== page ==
Dodging and Burning

Dodging and burning tools take us back to the chemical darkroom days when special tools were used to lighten (dodge) or darken (burn) specific areas of a photo by increasing or limiting the exposure in those areas when making a print. These tools are simulated in image editors by brushes, which can be adjusted as outlined above.


Selecting a dodging brush to lighten shadows in Photoshop.

Clicking on the tool in the Toolbar (circled in red in the illustration on page 84) allows you to open a dropdown menu for selecting which tones will be affected. The size and hardness of the brush are set via the Brushes dropdown menu just left of the Range and Exposure settings for the dodging or burning tool.

The beauty of these tools is that they only affect the range of tones selected. So if you select the Shadows range with the Dodge tool, you can ‘paint’ the brush over areas containing highlights, midtones and shadows and only the shadows will be lightened.

Be cautious about using the Burn tool to darken very light-toned areas. Where there is no colour information to sample, the tool will use neutral density (grey) to darken the brushedover area. This often produces unattractive results.

Colour replacement

Occasionally you may want to change the colour of an object in a photo, either to make it stand out or merge in with the background. Many editors include a Replace Colour tool for this purpose. It’s not the most professional way to change colours in an image and may not deliver the results you need, but it usually works well for simple tasks.


Changing the colour of the green sail in this picture to harmonise with the pink colour of the child’s top.

Start by using the eyedropper tool to select the sail colour in the Colour Picker (circled). Then select Image > Adjustments > Replace Colour. Areas containing the selected colour will appear as white in the dialog box that appears. Colour replacement is achieved by adjusting the Hue, Saturation and Lightness sliders below the selection preview.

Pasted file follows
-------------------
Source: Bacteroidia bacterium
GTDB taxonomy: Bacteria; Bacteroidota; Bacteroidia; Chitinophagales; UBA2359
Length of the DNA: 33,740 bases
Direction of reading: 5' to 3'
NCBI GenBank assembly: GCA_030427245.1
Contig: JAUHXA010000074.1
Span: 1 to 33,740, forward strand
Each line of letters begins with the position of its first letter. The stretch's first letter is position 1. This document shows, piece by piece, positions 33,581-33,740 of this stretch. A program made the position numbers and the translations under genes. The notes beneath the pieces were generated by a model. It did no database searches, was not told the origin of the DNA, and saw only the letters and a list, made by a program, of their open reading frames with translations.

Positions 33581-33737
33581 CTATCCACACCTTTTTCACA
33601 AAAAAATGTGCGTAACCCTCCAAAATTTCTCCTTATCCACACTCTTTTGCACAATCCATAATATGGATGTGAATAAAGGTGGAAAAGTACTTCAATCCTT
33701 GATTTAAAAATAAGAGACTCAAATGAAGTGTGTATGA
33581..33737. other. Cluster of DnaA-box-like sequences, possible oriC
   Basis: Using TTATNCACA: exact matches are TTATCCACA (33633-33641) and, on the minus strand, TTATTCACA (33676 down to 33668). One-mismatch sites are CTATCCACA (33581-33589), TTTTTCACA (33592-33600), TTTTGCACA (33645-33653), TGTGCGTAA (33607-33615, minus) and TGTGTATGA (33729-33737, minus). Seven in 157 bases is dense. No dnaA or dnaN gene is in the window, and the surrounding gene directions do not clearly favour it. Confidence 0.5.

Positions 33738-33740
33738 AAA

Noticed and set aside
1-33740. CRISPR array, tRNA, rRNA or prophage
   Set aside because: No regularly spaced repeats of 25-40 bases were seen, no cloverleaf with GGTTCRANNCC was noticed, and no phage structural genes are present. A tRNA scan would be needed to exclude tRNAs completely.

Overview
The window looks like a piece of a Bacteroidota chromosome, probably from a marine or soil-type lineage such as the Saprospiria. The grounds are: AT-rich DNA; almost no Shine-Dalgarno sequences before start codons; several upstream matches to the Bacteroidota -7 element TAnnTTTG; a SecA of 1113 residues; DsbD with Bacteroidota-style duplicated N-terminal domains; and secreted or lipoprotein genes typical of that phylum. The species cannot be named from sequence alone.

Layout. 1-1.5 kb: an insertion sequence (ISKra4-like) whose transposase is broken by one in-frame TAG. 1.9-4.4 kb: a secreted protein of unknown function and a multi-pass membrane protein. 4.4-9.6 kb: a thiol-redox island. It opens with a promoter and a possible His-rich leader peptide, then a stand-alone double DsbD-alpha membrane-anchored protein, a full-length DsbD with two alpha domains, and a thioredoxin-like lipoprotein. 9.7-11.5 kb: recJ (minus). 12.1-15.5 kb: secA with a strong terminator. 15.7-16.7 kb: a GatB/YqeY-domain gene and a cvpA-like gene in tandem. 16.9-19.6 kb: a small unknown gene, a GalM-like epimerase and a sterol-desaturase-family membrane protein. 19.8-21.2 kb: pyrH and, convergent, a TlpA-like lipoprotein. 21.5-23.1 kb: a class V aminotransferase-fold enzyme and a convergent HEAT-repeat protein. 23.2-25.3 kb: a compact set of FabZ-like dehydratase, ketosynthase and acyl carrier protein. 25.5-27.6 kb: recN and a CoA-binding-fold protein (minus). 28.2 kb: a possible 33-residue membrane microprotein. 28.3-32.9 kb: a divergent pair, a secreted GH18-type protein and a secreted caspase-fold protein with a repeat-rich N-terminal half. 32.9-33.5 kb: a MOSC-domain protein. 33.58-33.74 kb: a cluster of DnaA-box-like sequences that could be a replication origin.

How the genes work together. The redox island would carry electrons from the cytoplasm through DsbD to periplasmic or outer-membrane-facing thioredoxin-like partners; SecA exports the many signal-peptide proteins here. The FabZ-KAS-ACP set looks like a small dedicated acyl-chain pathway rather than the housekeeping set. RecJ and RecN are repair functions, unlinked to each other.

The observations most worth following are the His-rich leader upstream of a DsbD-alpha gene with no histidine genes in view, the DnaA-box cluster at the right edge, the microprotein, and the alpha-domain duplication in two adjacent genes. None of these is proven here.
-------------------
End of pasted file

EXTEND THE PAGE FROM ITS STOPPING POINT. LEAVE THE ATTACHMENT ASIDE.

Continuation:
The best results are obtained with area of colour that have well-defined boundaries. But even then, you will probably need to set the Fuzziness slider above the preview window to 100% to catch in all of the coloured area.

Adding Text

There are many situations when you might want to add text to images: creating greeting cards or titles for slideshows or books, labelling illustrations; the list is endless but the process is simple. To provide a basic example we’ve chosen the creation of a greeting card.


Selecting the Text tool and font in Photoshop.

Start by selecting the Text tool from the toolbox and draw a rectangle in which to place the text on the image. This rectangle creates a separate text layer. Then choose a font from the dropdown menu in the menu bar.

The position of the text in the box can be selected by clicking on the option in the area circled in the right side image. For this example, we have chosen to position the text in the middle of the box.


Setting the font characteristics and entering the text. The final frame shows how the Move tool in the toolbar can be used to reposition the text layer on the image.

The next steps are to select the font colour by clicking on the box circled in red in the left side picture. This opens the Colour Picker, shown overlaid on the image.

Then select the font style from the dropdown menu, shown in the central image. The text is shown in cyan because it is being adjusted. Once the font style and colour have been determined, the text box can be repositioned by selecting the Move tool, circled in red in the right side image.

These adjustments are the ‘tip of the iceberg’ for editing tools. Use the links at the end of this chapter to discover more tools and options for using them. With practice you will develop your own set of tools and preferred ways of using them, which will help you to become proficient in editing all of your images.


Excerpt from  Photo Editing Pocket Guide